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Innovative risk management strategies in rural and agriculture finance

The Asian experience












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    Book (stand-alone)
    Innovations for inclusive agricultural finance and risk mitigation mechanisms 2016
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    The Government’s Green Morocco Plan (Plan Maroc Vert) underlines agriculture’s important role and sets strategies to promote the sector’s development. Despite these efforts, however, important challenges remain. An important one refers to the availability of appropriate financial services for rural actors engaged in agriculture. The average capital required yearly to finance agriculture is estimated at 30 billion Dirhams. The Moroccan banking sector finances only 17 percent of such demand and Cr edit Agricole du Maroc is responsible for about 80 percent of this share of financing to agriculture. A significant part of the rural population composed of poorer households continues to see its financial needs satisfied mainly by informal financial service providers given the inability of the formal financial sector to reach rural areas with appropriate and sustainable products. This case study documents a particularly innovative model for providing financial services to poorer rural household s dependent on agriculture – the Tamwil El Fellah (TEF) model developed by the Groupe Crédit Agricole du Maroc (GCAM – the Morocco Agricultural Credit Group). TEF has built on the long-standing experience of financing the agriculture sector and the network of agencies and human resources of GCAM, putting in place its own business model with risk management mechanisms adapted to its specific client segment: farmers with small and medium-scale agribusinesses. The analysis presented in this study a ims to highlight important principles that can be applied by financial institutions and supporting organizations to promote inclusive rural and agricultural financial services the context of developing countries.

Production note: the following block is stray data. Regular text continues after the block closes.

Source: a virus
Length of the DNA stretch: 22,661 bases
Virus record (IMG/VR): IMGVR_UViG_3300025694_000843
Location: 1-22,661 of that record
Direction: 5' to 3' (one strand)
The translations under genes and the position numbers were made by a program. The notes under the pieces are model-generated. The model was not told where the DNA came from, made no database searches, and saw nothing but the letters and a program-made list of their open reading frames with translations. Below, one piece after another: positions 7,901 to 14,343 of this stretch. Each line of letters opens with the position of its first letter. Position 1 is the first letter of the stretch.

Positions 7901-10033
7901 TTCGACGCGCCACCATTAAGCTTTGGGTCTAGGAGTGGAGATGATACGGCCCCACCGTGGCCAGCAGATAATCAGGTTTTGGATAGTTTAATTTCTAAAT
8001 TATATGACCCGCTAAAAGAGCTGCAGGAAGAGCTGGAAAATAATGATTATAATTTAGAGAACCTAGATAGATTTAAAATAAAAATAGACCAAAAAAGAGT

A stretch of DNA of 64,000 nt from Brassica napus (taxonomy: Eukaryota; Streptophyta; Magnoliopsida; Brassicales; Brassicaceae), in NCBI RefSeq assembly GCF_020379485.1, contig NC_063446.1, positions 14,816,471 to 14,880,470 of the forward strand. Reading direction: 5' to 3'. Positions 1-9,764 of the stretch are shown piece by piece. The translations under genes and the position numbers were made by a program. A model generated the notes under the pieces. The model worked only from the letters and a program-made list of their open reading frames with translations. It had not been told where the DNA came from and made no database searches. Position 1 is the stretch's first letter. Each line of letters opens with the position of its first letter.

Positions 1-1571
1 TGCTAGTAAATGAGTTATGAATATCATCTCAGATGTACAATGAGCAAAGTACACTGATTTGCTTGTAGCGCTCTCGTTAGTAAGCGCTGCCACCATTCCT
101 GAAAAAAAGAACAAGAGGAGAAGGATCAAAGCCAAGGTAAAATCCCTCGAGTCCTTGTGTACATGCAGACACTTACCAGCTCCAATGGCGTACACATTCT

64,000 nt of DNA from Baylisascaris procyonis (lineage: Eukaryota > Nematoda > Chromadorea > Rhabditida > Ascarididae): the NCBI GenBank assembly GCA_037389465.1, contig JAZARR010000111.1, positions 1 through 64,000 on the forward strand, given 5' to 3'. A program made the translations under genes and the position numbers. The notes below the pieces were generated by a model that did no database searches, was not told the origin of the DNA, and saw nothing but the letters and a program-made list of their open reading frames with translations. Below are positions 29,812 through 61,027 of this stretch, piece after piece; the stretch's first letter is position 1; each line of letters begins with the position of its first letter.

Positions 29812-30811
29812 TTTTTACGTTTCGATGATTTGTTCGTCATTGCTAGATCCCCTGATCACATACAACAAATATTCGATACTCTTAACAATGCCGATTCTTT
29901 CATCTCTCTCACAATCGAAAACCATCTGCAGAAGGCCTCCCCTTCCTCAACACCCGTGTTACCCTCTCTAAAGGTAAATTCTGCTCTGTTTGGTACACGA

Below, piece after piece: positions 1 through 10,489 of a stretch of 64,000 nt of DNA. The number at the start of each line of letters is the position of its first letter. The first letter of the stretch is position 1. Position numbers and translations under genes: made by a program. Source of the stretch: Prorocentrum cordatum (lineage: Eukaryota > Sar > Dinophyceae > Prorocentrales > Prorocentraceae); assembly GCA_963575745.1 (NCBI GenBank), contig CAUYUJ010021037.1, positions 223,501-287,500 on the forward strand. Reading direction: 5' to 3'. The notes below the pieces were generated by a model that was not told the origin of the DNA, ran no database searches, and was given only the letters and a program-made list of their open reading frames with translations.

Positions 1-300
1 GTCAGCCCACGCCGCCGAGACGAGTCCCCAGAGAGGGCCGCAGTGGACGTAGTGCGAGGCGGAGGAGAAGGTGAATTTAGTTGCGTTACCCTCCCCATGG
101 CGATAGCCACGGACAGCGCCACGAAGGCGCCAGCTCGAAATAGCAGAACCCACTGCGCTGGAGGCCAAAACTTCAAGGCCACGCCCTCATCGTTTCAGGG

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    Document
    Kyrgyzstan and Tajikistan: Expanding Finance in Rural Areas
    Report N. 11 - August 2006
    2006